Our challenges as leaders are great. The problems of this economy are many. The politics within government are divisive. And yet so many people want change and they want it to start happening now. Reflecting on the last thirty days, I am reminded of the following two quotes:
“Change is a door that can only be opened from the inside.” - Old French saying
“It’s not my job to motivate players. They bring extraordinary motivation to our program. It’s my job not to de-motivate them.” - Lou Holtz, former head coach of the University of Notre Dame football team
First, I believe that many people forget that change involves stepping outside one’s comfort zone. And while fear or the threat of imminent disaster can motivate people, it does not motivate them in the same direction and as well as clarity, support and empowerment. We have to help people open the door from the inside to make real change happen, and this is a difficult personal action. It requires being around people with whom we trust, believe have perspective, and offer support.
Second, I believe that while many want to create effective and sustainable change, too many people experience a daily work environment that is constantly de-motivating them to change. With a lack of real support, trust or empowerment, motivated and committed to change kinds of people are constantly battling poor leadership and even worse poorly designed systems which prohibit that which the organization requires. The result is a rampant case of cynicism and the development of silos with the work environment.
So, how does one get people to open the door from the inside?
Max Dupree, former CEO of Herman Miller, wrote that “the first duty of a leader is to define reality.” Jim Collins in his book, Good to Great: Why Some Companies Make the Leap. . . and Others Don't. HarperBusiness, 2001, called this “confronting the brutal facts.” As he writes, “when you start with an honest and diligent effort to determine the truth of your situation, the right decisions often become self-evident. It is impossible to make good decisions without infusing the entire process with an honest confrontation of the brutal facts.” Furthermore, he adds, “a primary task in taking a company from good to great is to create a culture wherein people have a tremendous opportunity to be heard and, ultimately, for the truth to be heard.” This will require us as leaders to “lead with questions, not answers,” and to “engage in dialogue and debate, not coercion.” While defining reality is hard work, it must be done in such a manner so that people’s confidence and absolute faith that they and the organization will be successful in the end, regardless of the reality before them.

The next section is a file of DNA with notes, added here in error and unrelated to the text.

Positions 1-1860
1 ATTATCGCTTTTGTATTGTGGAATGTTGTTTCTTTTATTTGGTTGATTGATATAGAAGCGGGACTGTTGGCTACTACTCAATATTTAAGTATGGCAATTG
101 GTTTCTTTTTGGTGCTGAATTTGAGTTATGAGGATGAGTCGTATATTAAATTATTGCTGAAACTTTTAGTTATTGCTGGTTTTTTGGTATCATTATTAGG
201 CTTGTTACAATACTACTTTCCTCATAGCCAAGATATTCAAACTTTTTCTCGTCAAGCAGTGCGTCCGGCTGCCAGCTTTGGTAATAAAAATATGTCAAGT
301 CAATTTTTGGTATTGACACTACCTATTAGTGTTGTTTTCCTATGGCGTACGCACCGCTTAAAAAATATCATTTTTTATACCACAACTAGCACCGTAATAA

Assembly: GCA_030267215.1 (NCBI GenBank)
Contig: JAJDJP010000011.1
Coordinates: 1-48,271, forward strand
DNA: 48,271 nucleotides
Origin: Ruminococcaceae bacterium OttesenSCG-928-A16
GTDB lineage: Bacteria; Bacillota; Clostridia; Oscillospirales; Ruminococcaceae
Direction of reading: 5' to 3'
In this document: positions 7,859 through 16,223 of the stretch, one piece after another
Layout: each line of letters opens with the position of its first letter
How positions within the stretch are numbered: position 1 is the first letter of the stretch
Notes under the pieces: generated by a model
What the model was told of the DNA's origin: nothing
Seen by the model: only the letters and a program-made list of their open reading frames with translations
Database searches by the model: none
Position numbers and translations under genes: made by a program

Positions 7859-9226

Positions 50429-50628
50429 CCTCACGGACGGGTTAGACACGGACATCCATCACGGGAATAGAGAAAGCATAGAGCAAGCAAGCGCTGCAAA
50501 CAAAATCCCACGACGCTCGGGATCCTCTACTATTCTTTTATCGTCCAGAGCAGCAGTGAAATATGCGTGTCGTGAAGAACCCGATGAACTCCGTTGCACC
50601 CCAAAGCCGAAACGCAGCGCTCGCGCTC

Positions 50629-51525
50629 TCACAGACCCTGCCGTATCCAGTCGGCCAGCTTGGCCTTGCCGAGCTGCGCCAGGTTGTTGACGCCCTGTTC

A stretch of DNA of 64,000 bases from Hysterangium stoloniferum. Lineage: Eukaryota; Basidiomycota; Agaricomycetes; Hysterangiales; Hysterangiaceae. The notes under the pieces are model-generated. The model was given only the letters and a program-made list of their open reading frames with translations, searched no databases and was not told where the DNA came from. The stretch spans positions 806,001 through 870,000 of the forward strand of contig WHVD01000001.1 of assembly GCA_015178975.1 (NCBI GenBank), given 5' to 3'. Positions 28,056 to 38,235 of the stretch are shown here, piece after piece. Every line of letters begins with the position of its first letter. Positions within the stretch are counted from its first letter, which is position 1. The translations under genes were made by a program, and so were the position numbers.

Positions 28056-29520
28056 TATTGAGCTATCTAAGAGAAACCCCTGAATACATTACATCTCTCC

One critical element of helping people open the door up from the inside starts at the executive team level. As Edgar Schein, a former professor at the MIT Sloan School of Management, wrote in the April 1995 edition of Executive Excellence magazine, “Organizational learning is not possible unless some learning first takes place in the executive subculture.” While many do not want to admit it, there is an executive subculture within many companies, and often it is the source of the problem. Filled with big egos and little true perspective, these individuals often reinforce a good-old-boys perspective of entitlement and grandiosity. For some, the company works for them rather than they working for the good of the company. Thus, the best CEO’s are constantly leading their executive teams through in-depth learning in order to prevent a misaligned sub-culture and to help them develop a more realistic and motivational work environment. They understand what Kevin Cashman wrote, namely, “Leaders get what they exhibit and tolerate.”
As we head in to September, let all of us remember that the development of a clear and united executive team in combination with the on-going development of a high-trust culture will make a world of difference. This fall we need people to open the door and stay motivated for the work ahead.